Sunday, March 1, 2020

Tom Longboat Sculpture

David General's granite tribute to distance runner Tom Longboat  was formally unveiled at Toronto's Harbourfront Wednesday.

Artist inspired by legacy of Tom Longboat

TORONTO — The sculptor and his long-departed subject are sending exactly the same message, not only to First Nations but to anyone who chooses to learn from it.

"I think the legacy of Tom Longboat," says David General, the celebrated Six Nations artist, "is that you can do anything."

It's fitting, then, that Longboat's aboriginal name, Cogwagee, translates to "everything."

General's multi-faceted granite tribute to Canada's greatest distance runner was formally unveiled at Toronto's Harbourfront Wednesday, although it's been on view there since the Pan Am Games opened.

Entitled "Challenge and Triumph," the large monument recognizes the breadth of Longboat's amateur and professional running careers, his army career in the First World War and his heritage as a member of the Wolf Clan of Six Nations' Onandagas.

"You're talking about a fellow who had talent, and who achieved," General told The Spectator. "He just didn't come out of thin air, he had a background. He had his experience with residential schools, he fought for Canada in World War I, he played lacrosse."

And he ran. And ran and ran.

At the age of 19, in just the fifth formal race of his life, Longboat easily won the 1907 Boston Marathon, setting a new course record of 2 hours, 24 minutes, 24 seconds, breaking the mark established six years earlier by another Hamilton-area runner, JJ Caffrey.

By then, Longboat had won Hamilton's Around the Bay Race and the Caledonia Victoria Day Race.

"Tom was fast in lacrosse, speeding across the field, and one of his teammates challenged him to a race in which he blew the guy away," General says. "It stirred something inside of him, he liked that winning feeling. So he entered the race in Caledonia and finished second, but he was ready for the next one and he won.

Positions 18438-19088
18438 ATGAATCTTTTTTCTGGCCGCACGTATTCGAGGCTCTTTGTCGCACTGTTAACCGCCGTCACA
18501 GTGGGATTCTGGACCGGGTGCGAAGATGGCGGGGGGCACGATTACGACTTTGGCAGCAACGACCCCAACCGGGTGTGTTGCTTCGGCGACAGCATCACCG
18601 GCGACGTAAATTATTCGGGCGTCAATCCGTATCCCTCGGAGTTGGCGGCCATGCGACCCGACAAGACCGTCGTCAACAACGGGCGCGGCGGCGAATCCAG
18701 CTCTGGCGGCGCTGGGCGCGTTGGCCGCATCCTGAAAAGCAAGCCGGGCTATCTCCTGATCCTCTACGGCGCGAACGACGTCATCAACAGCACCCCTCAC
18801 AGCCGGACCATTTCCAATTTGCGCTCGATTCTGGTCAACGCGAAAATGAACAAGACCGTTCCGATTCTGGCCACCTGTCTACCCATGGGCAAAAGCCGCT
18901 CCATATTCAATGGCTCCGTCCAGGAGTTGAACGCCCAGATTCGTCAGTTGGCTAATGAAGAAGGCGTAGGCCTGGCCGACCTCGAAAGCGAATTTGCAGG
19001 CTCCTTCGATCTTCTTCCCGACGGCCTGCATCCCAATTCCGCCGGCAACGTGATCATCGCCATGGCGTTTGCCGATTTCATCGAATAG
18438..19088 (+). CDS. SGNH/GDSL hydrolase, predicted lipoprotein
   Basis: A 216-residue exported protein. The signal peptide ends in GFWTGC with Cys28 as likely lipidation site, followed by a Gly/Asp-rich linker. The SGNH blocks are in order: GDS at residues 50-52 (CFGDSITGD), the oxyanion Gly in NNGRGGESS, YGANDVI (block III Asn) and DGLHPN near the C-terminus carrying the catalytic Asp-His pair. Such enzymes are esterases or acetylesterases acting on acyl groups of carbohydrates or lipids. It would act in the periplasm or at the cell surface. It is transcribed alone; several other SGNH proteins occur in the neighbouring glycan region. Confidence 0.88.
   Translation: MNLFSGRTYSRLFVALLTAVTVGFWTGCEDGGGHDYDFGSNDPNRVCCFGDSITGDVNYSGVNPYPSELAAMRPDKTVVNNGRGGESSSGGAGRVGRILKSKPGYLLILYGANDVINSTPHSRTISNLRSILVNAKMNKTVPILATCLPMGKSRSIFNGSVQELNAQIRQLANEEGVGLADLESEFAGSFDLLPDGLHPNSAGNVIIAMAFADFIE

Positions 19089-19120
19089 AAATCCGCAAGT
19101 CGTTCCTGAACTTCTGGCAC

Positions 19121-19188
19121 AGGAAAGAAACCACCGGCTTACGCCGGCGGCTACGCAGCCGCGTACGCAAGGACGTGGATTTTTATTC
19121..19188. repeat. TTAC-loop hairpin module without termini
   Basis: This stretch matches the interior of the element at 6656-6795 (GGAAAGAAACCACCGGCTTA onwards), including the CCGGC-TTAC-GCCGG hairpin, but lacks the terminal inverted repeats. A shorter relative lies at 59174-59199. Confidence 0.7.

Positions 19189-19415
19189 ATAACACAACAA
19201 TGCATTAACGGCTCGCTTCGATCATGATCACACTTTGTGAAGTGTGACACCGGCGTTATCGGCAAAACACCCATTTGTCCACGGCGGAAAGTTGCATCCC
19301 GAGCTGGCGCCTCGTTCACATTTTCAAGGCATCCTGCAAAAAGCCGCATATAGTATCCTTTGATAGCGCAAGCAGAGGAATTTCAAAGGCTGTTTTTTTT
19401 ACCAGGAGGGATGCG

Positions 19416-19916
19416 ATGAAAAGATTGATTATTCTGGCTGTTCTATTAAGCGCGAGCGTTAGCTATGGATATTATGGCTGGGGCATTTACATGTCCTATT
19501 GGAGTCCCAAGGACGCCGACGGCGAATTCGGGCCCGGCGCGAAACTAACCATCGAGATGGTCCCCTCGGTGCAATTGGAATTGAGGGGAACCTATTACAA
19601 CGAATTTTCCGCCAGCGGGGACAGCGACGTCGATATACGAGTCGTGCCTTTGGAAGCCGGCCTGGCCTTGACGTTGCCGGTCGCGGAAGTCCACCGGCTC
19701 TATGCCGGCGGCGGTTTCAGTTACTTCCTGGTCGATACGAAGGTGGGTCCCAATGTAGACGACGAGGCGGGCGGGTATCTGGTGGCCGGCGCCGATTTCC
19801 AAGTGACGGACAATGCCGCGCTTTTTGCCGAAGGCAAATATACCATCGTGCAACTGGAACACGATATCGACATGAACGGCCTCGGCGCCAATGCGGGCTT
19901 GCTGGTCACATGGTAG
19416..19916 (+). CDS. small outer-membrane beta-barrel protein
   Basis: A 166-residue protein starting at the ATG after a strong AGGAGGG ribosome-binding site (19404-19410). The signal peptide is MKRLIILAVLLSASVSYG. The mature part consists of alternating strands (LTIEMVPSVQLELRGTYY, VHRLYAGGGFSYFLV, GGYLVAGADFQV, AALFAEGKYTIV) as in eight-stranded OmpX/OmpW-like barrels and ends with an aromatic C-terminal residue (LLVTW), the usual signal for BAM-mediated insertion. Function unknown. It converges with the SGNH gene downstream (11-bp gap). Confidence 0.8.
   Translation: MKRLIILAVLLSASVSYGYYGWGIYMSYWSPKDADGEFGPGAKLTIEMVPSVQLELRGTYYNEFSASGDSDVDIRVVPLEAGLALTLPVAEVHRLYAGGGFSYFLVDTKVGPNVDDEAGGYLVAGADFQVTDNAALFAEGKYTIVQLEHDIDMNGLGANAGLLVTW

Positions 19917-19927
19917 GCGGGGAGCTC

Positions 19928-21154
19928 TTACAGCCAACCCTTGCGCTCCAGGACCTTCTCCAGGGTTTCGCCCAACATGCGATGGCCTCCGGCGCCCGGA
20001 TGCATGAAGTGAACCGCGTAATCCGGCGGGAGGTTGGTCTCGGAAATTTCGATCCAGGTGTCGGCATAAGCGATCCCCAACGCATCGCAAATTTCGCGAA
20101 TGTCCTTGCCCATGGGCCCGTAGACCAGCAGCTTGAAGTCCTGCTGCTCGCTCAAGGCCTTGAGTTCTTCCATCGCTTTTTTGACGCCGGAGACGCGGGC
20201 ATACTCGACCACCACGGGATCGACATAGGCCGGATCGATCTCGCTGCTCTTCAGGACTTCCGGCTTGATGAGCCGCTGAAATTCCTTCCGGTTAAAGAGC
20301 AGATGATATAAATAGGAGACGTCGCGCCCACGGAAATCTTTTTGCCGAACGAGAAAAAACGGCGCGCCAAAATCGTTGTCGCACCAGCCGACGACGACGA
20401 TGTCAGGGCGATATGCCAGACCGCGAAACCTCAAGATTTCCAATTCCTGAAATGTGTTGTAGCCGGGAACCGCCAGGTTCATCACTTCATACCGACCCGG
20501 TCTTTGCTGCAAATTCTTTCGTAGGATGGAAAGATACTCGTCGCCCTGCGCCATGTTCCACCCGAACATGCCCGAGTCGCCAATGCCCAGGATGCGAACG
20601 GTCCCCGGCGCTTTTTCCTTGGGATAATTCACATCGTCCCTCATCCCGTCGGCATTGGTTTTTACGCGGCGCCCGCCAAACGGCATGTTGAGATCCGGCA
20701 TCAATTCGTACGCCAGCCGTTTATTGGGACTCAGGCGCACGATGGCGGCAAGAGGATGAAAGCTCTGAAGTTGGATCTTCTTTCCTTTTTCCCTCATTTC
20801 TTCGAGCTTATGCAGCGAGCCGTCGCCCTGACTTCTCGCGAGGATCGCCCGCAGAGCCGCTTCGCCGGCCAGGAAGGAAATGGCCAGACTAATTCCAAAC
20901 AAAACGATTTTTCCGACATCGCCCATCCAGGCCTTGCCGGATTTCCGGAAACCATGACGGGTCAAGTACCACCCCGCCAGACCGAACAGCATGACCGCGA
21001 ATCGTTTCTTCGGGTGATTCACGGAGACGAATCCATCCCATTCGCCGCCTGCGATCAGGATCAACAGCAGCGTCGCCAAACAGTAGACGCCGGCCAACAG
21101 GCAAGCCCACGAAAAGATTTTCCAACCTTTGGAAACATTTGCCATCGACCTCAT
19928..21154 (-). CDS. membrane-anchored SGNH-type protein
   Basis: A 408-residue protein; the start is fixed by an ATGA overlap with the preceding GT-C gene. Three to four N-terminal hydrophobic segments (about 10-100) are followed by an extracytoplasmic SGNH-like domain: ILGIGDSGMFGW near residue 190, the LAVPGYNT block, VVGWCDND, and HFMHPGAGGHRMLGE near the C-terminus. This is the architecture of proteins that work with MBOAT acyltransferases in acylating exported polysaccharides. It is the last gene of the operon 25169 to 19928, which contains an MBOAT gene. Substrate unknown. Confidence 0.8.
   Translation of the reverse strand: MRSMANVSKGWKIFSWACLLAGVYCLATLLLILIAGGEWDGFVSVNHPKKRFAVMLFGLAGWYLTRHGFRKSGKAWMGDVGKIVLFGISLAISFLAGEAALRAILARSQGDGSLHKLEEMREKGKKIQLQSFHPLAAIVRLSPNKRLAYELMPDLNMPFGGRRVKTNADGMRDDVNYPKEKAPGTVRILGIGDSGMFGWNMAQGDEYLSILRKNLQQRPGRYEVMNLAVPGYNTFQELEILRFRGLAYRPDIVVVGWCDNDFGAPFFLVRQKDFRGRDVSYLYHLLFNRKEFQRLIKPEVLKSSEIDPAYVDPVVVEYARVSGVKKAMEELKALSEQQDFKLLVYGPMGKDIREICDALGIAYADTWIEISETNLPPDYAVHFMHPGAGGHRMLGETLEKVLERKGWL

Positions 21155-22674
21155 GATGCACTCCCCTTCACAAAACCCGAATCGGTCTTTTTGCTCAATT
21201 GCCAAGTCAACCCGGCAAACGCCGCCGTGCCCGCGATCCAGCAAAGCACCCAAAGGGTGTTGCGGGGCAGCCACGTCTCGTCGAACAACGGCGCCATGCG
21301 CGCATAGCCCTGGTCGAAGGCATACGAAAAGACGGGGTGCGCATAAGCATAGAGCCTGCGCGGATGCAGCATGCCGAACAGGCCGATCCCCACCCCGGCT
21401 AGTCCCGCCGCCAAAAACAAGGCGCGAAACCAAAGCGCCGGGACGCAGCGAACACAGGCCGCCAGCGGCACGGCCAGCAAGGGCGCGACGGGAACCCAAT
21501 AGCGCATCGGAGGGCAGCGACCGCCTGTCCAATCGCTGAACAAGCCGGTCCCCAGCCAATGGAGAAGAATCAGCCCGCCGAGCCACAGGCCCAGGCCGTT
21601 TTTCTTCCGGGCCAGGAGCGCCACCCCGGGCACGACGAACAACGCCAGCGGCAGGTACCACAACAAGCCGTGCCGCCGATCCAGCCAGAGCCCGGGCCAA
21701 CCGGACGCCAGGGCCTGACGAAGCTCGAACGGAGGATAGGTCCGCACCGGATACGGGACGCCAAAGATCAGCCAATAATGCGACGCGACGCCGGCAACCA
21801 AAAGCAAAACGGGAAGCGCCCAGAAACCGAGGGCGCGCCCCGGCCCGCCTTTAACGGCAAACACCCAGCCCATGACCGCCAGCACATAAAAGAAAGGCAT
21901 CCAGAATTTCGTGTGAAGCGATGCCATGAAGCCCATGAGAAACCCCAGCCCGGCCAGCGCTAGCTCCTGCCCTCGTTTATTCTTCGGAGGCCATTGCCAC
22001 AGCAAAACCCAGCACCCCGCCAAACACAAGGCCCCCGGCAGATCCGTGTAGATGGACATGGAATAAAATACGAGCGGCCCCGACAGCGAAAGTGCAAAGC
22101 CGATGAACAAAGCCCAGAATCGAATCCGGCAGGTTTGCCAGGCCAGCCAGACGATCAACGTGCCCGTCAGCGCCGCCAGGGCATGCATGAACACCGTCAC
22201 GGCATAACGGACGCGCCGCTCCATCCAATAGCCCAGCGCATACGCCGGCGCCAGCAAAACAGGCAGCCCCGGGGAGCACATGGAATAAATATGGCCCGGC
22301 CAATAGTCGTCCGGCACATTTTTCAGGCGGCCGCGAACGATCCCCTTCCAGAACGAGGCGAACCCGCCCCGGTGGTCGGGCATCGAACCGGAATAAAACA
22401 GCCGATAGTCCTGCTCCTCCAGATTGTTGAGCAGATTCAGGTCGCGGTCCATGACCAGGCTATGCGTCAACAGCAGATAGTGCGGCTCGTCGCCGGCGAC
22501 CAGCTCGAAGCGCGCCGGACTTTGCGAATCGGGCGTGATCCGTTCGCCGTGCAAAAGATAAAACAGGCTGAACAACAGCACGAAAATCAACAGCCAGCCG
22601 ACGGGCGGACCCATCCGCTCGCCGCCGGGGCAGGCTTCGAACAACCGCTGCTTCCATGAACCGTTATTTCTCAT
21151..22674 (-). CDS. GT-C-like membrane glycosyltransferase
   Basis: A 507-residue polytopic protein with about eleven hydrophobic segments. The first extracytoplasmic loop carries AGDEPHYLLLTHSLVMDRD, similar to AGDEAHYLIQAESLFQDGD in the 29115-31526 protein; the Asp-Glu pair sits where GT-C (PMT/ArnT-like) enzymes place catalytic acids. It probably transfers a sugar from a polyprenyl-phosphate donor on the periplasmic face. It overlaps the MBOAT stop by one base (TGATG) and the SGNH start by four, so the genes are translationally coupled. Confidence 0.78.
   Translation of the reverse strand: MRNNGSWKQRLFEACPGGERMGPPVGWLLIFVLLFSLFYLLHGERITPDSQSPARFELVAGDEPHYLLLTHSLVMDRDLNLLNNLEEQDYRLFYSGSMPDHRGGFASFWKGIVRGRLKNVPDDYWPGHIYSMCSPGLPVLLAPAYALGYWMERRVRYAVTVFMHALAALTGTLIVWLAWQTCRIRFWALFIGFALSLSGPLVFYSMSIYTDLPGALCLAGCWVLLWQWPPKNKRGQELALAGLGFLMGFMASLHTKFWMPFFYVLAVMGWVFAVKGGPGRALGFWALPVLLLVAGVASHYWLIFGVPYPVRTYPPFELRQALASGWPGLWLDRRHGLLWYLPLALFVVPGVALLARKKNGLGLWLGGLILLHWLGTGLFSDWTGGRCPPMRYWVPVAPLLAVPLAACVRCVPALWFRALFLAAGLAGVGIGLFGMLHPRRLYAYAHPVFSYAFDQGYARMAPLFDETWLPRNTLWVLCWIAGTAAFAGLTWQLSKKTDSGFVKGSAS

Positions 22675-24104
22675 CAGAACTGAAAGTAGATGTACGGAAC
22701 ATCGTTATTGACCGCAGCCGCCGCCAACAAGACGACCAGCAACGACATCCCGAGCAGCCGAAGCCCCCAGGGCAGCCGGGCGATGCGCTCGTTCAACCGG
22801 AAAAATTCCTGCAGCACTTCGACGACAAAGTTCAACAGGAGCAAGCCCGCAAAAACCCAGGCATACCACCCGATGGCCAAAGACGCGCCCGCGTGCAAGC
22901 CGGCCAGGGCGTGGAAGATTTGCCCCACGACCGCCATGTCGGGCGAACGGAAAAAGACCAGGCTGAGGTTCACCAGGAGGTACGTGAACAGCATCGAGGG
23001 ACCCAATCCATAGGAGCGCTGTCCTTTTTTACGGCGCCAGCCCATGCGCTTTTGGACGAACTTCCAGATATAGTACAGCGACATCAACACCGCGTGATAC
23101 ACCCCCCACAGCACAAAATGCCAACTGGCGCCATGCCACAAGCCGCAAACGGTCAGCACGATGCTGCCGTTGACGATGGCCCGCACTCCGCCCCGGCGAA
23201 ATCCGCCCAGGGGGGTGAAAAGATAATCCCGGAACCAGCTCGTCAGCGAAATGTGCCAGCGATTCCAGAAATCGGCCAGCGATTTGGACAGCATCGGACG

"So you see in a pillar of the sculpture two lacrosse sticks, and that proximity (very close to the Longboat figure itself) is not a coincidence. That's what got him into running."

The lacrosse connection hits General right where he lives. He coached Six Nations' national junior championship team in 1992 — their first title in 125 years — and last fall was inducted into the Canadian Lacrosse Hall of Fame as a builder. It is part of Six Nations' informal Pan Am mission statement to broaden interest in lacrosse, the Iroquois game.

Much was made in the media over the weekend over a one-letter spelling mistake in the word "persistence" which is part of the text carved into the Longboat work. General smiles at the error and takes full responsibility for it.

"It'll be fixed," he promises. "But the good side is it brought attention to Tom Longboat."

"Challenge and Triumph" is one of 25 works of art commissioned by Toronto2015 for the Pan Am Games, and General feels that he was chosen partly because of his sculpture commemorating the War of 1812 in Stoney Creek's Battlefield Park, called "The Eagles Among Us."

"This is a continuation of that," explains General, who had been working mainly with bronze and marble prior to the Battlefield Park commission. "I loved the theme they gave me for 'The Eagles Among Us:' healing and reconciliation.

"That got me a comfort in working with granite. It moved away from just images and into the narrative … to tell a story in it. And that's what I'm doing with Tom Longboat."

The 65-year-old General has led an eclectic life. He had always painted — usually in acrylics, "symbolism and legends" — and after going to teacher's college in Hamilton he taught elementary school art in Ohsweken, "but it always seemed that the day after pay day I was asking my parents for money."

So he became an iron worker with Hamilton's Local 736 for several years, working on local projects, including the Nanticoke steel plant.

Then he worked for Indian Affairs in Ottawa, looking after the Fine Art collection.

"That was like getting paid to go to school," he recalls. "But I said to myself, 'I want to DO art. I don't want to be buying art for a collection.

"So you had to leave a cushy job and go home and prove that you could make a living at it."

And he certainly has, creating "thousands" of works since then.

When the new Elders and Youth Centre on Six Nations is completed in six months or so, it's expected that "Challenge and Triumph" will sit in a corridor running between it and the Gaylord Powless Arena.

"There is an opportunity to put other art works in there," General said, "and it will be an inspiration to everyone."

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